37

I'm refactoring my libraries to use Span<T> for avoiding heap allocations if possible but as I target also older frameworks I'm implementing some general fallback solutions as well. But now I found a weird issue and I'm not quite sure whether I found a bug in .NET Core 3 or am I doing something illegal.

The issue:

// This returns 1 as expected but cannot be used in older frameworks:
private static uint ReinterpretNew()
{
    Span<byte> bytes = stackalloc byte[4];
    bytes[0] = 1; // FillBytes(bytes);

    // returning bytes as uint:
    return Unsafe.As<byte, uint>(ref bytes.GetPinnableReference());
}

// This returns garbage in .NET Core 3.0 with release build:
private static unsafe uint ReinterpretOld()
{
    byte* bytes = stackalloc byte[4];
    bytes[0] = 1; // FillBytes(bytes);

    // returning bytes as uint:
    return *(uint*)bytes;
}

Interestingly enough, ReinterpretOld works well in .NET Framework and in .NET Core 2.0 (so I could be happy with it after all), still, it bothers me a bit.

Btw. ReinterpretOld can be fixed also in .NET Core 3.0 by a small modification:

//return *(uint*)bytes;
uint* asUint = (uint*)bytes;
return *asUint;

My Question:

Is this a bug or does ReinterpretOld work in older frameworks only by accident and should I apply the fix also for them?

Remarks:

  • The debug build works also in .NET Core 3.0
  • I tried to apply [MethodImpl(MethodImplOptions.NoInlining)] to ReinterpretOld but it had no effect.
  • 2
    FYI: return Unsafe.As<byte, uint>(ref bytes[0]); or return MemoryMarshal.Cast<byte, uint>(bytes)[0]; - no need to use GetPinnableReference(); looking into the other bit, though – Marc Gravell Nov 26 at 13:18
  • SharpLab in case it helps anyone else. The two versions which avoid Span<T> do compile to different IL. I don't think you're doing anything invalid: I suspect a JIT bug. – canton7 Nov 26 at 13:23
  • what is the garbage that you are seeing? are you using the hack to disable locals-init? this hack significantly impacts stackalloc (i.e. it doesn't wipe the space allocated) – Marc Gravell Nov 26 at 13:23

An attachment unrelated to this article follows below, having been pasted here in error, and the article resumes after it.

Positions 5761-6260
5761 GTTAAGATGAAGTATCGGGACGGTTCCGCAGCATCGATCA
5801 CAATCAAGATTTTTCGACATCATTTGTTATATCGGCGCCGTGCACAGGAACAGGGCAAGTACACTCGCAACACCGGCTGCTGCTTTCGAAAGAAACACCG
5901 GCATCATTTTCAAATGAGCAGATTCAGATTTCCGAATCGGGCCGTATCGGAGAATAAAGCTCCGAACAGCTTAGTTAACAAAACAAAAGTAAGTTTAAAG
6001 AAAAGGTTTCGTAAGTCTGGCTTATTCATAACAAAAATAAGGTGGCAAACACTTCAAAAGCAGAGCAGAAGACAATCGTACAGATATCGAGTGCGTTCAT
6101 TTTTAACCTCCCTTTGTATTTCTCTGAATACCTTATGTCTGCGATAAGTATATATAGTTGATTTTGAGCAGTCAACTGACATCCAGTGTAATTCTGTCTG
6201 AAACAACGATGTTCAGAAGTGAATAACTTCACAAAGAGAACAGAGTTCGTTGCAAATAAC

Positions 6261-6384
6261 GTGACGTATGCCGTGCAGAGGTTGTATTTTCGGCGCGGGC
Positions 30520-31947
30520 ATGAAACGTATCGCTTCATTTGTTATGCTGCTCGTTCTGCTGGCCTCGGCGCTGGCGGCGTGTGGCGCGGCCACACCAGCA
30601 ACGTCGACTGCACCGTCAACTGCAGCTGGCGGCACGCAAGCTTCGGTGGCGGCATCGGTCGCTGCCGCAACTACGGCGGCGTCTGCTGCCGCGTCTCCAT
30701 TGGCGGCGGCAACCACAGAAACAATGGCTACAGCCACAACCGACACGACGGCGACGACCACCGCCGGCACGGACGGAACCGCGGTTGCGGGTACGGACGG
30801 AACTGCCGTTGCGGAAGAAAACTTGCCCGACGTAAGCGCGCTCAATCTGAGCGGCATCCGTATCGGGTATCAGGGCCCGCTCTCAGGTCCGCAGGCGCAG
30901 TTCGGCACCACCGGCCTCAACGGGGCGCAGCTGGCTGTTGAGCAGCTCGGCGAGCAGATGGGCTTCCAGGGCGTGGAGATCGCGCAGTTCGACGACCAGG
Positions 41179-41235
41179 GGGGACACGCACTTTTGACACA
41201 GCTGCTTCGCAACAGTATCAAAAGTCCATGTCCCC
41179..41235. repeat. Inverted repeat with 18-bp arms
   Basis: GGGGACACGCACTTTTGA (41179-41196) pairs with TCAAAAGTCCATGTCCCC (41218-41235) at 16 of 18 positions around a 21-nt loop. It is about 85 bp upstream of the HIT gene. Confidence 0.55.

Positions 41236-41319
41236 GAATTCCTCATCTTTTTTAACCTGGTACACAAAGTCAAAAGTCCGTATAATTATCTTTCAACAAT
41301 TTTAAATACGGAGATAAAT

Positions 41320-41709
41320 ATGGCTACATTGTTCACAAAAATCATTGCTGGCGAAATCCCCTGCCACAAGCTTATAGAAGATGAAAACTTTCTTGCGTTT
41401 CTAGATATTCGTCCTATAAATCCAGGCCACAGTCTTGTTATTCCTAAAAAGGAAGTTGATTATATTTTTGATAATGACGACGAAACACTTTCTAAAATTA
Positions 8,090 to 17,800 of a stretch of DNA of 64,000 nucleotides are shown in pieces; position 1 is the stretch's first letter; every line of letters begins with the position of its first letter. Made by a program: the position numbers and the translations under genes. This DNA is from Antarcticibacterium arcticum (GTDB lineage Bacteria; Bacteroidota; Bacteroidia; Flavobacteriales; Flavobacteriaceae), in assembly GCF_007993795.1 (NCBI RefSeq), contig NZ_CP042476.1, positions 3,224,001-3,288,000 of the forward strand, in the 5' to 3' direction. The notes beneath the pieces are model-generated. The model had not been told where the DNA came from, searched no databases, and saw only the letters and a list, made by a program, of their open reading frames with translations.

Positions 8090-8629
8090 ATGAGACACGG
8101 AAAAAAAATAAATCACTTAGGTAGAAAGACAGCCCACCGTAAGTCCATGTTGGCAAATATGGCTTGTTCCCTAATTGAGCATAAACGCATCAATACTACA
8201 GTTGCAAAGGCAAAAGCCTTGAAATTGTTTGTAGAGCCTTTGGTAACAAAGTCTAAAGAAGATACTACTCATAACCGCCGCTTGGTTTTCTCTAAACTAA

• @canton7 if they compile to the same IL, we can't infer it is a JIT bug... if the IL is the same, etc... sounds more like a compiler bug, if anything, perhaps with an older compiler? György : can you indicate exactly how you're compiling this? what SDK, for example? I cannot repro the garbage – Marc Gravell Nov 26 at 13:25
  • 1
    It looks like stackalloc doesn't always zero, actually: link – canton7 Nov 26 at 13:30
33

Ooh, this is a fun find; what is happening here is that your local is getting optimized away - there are no locals remaining, which means that there is no .locals init, which means that stackalloc behaves differently, and does not wipe the space;

private static unsafe uint Reinterpret1()
{
    byte* bytes = stackalloc byte[4];
    bytes[0] = 1;

    return *(uint*)bytes;
}

private static unsafe uint Reinterpret2()
{
    byte* bytes = stackalloc byte[4];
    bytes[0] = 1;

    uint* asUint = (uint*)bytes;
    return *asUint;
}

becomes:

.method private hidebysig static uint32 Reinterpret1() cil managed
{
    .maxstack 8
    L_0000: ldc.i4.4 
    L_0001: conv.u 
    L_0002: localloc 
    L_0004: dup 
    L_0005: ldc.i4.1 
    L_0006: stind.i1 
    L_0007: ldind.u4 
    L_0008: ret 
}

.method private hidebysig static uint32 Reinterpret2() cil managed
{
    .maxstack 3
    .locals init (
        [0] uint32* numPtr)
    L_0000: ldc.i4.4 
    L_0001: conv.u 
    L_0002: localloc 
    L_0004: dup 
    L_0005: ldc.i4.1 
    L_0006: stind.i1 
    L_0007: stloc.0 
    L_0008: ldloc.0 
    L_0009: ldind.u4 
    L_000a: ret 
}

I think I'd be happy to say that this is a compiler bug, or at least: an undesirable side-effect and behavior given that previous decisions have been put in place to say "emit the .locals init", specifically to try and keep stackalloc sane - but whether the compiler folks agree is up to them.

The workaround is: treat the stackalloc space as undefined (which, to be fair, is what you're meant to do); if you expect it to be zeros: manually zero it.

  • 2
    It seems there is an open ticket for this. I'm going to add a new comment to that. – György Kőszeg Nov 26 at 14:02
  • Huh, all my work and I didn't notice the first was missing locals init. Nice one. – canton7 Nov 26 at 14:32
  • 1
    @canton7 if you're anything like me, you automatically skip past .maxstack and .locals, making it especially easy to not notice that that it is/isn't there :) – Marc Gravell Nov 26 at 14:36
  • 1
    The content of the newly allocated memory is undefined. according to MSDN. The specification doesn't say that the memory should be zeroed either. So it looks like it only works on old framework by accident, or as a result of a non-contractual behaviour. – Luaan Nov 27 at 8:14

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